Too often, we waste time and energy attempting to understand how something works; instead of being focusing on “what it does.” Very often technology sounds complicated and people get lost in the complexity instead of focusing on the use. For example, most of us cannot comprehensively explain how the Internet works, how planes fly, or especially how sunlight is transformed from heat in the sun to the fat on our thighs — but also, we don’t need to, unless we are designing or modifying these systems. As a user, we only need to know the benefits of them doing what they do (not how they do it). Take blockchain as an example. How does it work? Who cares?  It is what it does, that matters most to us. For the very first time in the history of the Internet, we will be able to “trust” data that we receive and access via the Internet — this is all you need to know about blockchain — that it enables the fast and safe “authentication” of data — which is of paramount importance as a foundation infrastructure for a future of digital health.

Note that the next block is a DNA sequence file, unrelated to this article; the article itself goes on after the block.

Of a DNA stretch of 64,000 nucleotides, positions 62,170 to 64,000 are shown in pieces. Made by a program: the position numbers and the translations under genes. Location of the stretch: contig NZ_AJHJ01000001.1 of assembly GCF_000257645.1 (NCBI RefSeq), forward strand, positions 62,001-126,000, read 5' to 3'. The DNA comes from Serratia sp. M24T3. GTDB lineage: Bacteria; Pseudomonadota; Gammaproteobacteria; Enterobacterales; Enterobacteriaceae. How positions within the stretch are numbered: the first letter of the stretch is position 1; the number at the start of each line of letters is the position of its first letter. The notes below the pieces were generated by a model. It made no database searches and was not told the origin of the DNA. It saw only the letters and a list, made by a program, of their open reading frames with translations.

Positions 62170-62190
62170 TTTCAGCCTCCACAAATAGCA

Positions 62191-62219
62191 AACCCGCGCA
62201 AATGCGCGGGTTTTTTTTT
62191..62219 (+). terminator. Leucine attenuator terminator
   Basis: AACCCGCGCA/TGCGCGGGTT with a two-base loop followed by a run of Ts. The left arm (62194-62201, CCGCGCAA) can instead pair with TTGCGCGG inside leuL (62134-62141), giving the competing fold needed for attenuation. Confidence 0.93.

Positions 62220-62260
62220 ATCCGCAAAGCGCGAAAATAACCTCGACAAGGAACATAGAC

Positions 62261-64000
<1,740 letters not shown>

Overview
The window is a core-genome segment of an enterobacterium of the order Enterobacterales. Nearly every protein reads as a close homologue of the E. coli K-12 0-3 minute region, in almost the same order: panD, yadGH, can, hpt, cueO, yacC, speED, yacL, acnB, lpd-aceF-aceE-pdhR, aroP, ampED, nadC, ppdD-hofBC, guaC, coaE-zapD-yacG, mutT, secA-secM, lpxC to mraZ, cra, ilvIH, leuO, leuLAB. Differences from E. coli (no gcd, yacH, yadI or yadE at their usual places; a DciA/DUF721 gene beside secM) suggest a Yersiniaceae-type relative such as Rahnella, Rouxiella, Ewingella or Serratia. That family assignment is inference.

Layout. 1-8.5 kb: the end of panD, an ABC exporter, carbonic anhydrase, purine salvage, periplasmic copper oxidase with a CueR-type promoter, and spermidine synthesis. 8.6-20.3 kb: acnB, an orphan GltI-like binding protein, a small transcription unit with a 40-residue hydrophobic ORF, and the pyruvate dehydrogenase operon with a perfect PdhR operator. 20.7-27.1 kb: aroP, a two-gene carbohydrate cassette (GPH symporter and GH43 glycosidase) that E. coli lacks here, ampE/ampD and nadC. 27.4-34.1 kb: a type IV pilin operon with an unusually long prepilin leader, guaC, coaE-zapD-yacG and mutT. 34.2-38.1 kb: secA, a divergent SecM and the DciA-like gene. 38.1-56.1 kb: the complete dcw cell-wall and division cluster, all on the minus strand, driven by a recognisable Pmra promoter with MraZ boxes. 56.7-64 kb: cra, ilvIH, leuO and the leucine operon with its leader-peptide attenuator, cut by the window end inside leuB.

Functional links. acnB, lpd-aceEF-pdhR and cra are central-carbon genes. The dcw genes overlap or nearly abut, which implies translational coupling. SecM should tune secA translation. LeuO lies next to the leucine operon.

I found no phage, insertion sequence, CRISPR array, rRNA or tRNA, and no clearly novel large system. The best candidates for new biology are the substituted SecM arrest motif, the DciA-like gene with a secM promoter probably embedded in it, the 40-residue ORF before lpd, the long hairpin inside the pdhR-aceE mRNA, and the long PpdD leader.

But There is so Much More

Let’s not get lost in the complexities of understanding how new technological advancements like blockchain work — let’s instead focus on how all the new tech we have at our disposal can work together to provide better, cheaper, faster more accessible healthcare for everyone.

We already have high speed wireless connectivity of everyone and everything to everyone and everything — everywhere, all of the time. This connectivity is becoming more ubiquitous, cheaper, faster and more secure. Humans and all of the following and more, will be continually connected and accessible. Connectivity is an exponential enabler of the following technologies.